Prime Minister Binali Yildirim said a car bomb targeting a police station had exploded Friday, and killed eight people, including six civilians and two police officers. Yildirim said 100 people were also injured in the explosion.
Turkish authorities blamed the Kurdistan Workers’ Party (PKK) for the attack, especially as the explosion happened only a couple of hours after the arrest of 11 members of parliament from a pro-Kurdish political party. Party leaders, Figen Yuksekdag and Selahattin Demirtas were among those arrested.
Since the July failed coup, Erdogan and his government have been accused of cracking down on dissidents. Likewise, 110.000 people have been purged and around 40.000 have been imprisoned. As a matter of fact: Just last week-end, 10.000 civil were fired.
Those people were working in very different sectors of society such as government, military, courts, media and academia. The United Nations’ human rights office said on Friday that the Turkish government was going « beyond what is permissible », she added, « There needs to be a presumption of innocence when you’re going to suspend somebody from their job, when you’re going to detain somebody, you need to do this in line with due process, ».
A lot of antidemocratic measures have also been taken; more than 160 media outlets have been shut down while internet restrictions have been increasingly used to suppress media coverage during political incidents in order to prevent civil unrest.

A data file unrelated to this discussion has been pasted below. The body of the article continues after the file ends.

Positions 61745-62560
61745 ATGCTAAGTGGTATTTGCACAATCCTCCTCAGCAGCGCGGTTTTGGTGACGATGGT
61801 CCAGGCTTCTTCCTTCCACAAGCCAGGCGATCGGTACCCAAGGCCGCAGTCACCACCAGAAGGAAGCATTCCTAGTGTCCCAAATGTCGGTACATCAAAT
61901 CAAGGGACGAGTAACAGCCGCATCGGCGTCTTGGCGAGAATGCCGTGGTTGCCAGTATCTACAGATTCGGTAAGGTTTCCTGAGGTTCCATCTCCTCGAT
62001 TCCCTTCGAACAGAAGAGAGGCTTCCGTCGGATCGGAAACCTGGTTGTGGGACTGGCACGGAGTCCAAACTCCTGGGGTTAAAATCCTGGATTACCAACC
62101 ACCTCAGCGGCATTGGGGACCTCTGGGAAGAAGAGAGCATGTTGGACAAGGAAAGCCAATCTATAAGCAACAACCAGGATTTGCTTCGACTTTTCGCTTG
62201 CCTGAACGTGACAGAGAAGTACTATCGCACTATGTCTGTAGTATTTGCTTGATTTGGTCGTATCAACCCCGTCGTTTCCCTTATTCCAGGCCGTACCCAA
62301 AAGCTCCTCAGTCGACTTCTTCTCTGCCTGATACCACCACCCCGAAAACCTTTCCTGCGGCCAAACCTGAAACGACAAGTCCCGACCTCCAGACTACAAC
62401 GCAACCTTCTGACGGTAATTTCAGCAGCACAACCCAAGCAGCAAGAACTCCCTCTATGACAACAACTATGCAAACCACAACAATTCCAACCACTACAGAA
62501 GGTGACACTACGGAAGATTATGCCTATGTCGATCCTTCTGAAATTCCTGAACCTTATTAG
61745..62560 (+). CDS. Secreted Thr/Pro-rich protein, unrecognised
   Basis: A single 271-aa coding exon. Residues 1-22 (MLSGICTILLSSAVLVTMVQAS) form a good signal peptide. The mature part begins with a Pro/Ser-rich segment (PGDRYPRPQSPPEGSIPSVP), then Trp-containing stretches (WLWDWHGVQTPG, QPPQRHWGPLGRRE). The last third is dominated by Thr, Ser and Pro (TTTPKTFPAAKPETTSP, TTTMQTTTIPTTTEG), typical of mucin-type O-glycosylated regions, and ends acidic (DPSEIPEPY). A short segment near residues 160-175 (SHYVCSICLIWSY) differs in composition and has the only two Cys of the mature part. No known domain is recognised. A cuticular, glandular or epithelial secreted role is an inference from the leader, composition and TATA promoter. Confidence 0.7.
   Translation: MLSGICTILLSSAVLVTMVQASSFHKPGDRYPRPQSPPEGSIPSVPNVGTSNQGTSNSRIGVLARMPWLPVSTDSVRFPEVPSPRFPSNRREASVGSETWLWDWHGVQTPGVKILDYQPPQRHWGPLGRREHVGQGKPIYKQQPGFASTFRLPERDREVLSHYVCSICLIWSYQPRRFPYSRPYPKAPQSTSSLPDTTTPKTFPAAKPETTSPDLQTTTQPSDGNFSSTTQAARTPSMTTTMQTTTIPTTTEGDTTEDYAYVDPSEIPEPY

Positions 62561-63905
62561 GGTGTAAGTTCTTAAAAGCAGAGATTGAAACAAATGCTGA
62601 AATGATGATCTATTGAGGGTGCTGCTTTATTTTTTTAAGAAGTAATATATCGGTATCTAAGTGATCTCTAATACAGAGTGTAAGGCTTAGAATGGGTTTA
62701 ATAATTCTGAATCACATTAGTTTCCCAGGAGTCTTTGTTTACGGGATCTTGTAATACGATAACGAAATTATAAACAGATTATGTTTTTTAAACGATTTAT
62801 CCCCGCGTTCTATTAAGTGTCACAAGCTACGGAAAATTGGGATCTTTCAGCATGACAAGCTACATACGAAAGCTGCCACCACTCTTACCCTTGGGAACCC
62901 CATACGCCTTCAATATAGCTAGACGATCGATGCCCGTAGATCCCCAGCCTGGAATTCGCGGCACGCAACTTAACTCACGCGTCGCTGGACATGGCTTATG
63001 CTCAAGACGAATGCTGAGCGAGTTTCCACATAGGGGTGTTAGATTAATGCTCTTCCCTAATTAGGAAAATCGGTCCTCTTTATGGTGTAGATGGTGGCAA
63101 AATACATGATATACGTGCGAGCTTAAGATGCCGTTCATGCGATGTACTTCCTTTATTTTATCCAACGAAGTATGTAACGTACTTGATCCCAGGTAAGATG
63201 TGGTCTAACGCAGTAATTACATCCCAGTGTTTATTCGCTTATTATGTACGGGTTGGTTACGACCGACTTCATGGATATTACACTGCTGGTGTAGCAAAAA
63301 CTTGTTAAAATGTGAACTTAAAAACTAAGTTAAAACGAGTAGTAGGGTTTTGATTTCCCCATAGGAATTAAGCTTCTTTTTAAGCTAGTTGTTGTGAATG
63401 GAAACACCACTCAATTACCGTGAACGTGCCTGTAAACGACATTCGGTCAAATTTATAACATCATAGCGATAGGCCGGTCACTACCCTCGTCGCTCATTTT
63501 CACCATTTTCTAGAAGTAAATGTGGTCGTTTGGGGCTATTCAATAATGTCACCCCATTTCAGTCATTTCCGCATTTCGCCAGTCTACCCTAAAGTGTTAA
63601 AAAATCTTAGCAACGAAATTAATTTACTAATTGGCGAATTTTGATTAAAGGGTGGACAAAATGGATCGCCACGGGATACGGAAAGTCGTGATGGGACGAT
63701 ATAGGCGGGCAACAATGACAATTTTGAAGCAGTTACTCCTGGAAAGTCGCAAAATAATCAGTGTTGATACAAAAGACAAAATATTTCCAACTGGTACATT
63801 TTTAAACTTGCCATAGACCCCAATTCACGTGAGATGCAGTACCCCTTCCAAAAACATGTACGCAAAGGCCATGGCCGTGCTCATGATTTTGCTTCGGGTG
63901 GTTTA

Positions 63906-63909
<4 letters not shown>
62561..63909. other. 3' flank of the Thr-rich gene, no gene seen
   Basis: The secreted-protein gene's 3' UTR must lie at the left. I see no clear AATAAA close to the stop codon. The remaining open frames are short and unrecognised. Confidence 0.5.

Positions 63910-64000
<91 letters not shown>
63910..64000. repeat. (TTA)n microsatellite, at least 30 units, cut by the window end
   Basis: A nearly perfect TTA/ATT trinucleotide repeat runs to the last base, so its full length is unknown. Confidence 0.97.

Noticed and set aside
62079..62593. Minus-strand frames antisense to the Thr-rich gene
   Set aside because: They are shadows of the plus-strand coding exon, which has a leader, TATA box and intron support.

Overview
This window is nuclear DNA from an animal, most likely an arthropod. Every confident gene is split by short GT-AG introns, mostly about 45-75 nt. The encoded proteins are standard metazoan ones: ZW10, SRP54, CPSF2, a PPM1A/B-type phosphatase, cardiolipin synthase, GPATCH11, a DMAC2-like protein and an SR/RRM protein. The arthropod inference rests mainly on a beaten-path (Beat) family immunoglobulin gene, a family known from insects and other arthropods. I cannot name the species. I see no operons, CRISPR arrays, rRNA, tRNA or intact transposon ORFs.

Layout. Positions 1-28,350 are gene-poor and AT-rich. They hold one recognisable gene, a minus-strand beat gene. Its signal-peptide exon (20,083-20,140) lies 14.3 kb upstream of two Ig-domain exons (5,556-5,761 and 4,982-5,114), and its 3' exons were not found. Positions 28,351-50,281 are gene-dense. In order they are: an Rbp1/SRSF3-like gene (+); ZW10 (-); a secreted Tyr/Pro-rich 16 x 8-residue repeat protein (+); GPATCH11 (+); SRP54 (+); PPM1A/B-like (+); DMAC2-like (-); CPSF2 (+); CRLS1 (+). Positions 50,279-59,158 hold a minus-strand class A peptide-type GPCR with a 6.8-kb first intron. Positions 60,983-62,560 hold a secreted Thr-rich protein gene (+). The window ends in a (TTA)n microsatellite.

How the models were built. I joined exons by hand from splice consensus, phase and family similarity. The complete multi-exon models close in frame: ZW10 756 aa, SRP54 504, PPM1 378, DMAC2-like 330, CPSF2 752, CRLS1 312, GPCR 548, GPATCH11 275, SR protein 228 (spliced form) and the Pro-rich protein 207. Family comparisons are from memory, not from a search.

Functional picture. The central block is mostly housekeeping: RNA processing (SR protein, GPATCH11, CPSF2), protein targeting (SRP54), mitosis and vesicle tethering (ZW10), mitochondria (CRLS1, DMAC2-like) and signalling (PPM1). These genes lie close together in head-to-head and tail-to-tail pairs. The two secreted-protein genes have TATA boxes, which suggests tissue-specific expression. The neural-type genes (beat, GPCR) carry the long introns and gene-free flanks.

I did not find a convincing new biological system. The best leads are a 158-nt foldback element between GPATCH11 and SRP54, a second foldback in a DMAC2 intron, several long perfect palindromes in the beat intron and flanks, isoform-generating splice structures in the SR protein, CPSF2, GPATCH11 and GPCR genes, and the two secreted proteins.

In October, the state of emergency has also been extended for another three months which basically means that any opposition figures will risk to be jailed without due process.
Europe has grown increasingly concerned over the violation of the rule of law in the country. Yet, since the signature of the Turkey-EU agreement, when Turkey agreed to take back migrants in exchange for billions in aid money and visa-free travel, Turkey has had a way to pressure the Union.
Yet, European Parliament’s Vice President Alexander Graf Lambsdorff said visa-free travel for Turkish citizens was unlikely by 2017, due to the Turkish government’s crackdown and purges.
The pressure between the Turkey and European leaders is increasing, notably on the German side. Likewise, President Erdogan yesterday accused Germany of being a « haven for terrorist » that would be « judged by history » as Germany has protected the PKK and DHKP-C for years. He added that they “are concerned that Germany has become the backyard of the Gulenist terror organization”.